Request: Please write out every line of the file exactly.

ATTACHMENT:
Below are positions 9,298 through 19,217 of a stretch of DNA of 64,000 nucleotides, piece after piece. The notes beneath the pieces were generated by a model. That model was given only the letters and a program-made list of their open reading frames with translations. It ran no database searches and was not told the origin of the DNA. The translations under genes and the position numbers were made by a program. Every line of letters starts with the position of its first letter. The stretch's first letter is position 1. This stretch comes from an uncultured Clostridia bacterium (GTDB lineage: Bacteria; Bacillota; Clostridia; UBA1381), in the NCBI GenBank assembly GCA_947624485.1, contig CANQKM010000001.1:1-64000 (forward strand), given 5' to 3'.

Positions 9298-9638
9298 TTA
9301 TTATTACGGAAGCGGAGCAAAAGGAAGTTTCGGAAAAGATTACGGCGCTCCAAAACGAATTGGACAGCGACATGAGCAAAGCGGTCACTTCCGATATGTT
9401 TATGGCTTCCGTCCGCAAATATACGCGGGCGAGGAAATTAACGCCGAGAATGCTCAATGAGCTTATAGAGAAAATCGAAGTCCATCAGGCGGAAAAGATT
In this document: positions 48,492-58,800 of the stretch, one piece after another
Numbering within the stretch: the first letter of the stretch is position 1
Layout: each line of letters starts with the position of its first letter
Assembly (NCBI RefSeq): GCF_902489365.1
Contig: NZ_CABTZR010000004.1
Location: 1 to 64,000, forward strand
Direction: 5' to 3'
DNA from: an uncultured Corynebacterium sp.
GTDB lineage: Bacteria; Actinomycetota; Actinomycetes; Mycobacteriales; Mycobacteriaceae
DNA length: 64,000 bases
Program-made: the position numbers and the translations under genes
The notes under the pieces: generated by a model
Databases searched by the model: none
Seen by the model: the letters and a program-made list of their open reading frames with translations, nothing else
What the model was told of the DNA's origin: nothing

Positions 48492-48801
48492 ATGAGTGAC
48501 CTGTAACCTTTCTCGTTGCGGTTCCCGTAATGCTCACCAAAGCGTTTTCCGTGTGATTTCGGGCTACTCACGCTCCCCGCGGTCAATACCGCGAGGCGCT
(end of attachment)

Below are positions 9,298 through 19,217 of a stretch of DNA of 64,000 nucleotides, piece after piece. The notes beneath the pieces were generated by a model. That model was given only the letters and a program-made list of their open reading frames with translations. It ran no database searches and was not told the origin of the DNA. The translations under genes and the position numbers were made by a program. Every line of letters starts with the position of its first letter. The stretch's first letter is position 1. This stretch comes from an uncultured Clostridia bacterium (GTDB lineage: Bacteria; Bacillota; Clostridia; UBA1381), in the NCBI GenBank assembly GCA_947624485.1, contig CANQKM010000001.1:1-64000 (forward strand), given 5' to 3'.

Positions 9298-9638
9298 TTA
9301 TTATTACGGAAGCGGAGCAAAAGGAAGTTTCGGAAAAGATTACGGCGCTCCAAAACGAATTGGACAGCGACATGAGCAAAGCGGTCACTTCCGATATGTT
9401 TATGGCTTCCGTCCGCAAATATACGCGGGCGAGGAAATTAACGCCGAGAATGCTCAATGAGCTTATAGAGAAAATCGAAGTCCATCAGGCGGAAAAGATT
In this document: positions 48,492-58,800 of the stretch, one piece after another
Numbering within the stretch: the first letter of the stretch is position 1
Layout: each line of letters starts with the position of its first letter
Assembly (NCBI RefSeq): GCF_902489365.1
Contig: NZ_CABTZR010000004.1
Location: 1 to 64,000, forward strand
Direction: 5' to 3'
DNA from: an uncultured Corynebacterium sp.
GTDB lineage: Bacteria; Actinomycetota; Actinomycetes; Mycobacteriales; Mycobacteriaceae
DNA length: 64,000 bases
Program-made: the position numbers and the translations under genes
The notes under the pieces: generated by a model
Databases searched by the model: none
Seen by the model: the letters and a program-made list of their open reading frames with translations, nothing else
What the model was told of the DNA's origin: nothing

Positions 48492-48801
48492 ATGAGTGAC
48501 CTGTAACCTTTCTCGTTGCGGTTCCCGTAATGCTCACCAAAGCGTTTTCCGTGTGATTTCGGGCTACTCACGCTCCCCGCGGTCAATACCGCGAGGCGCT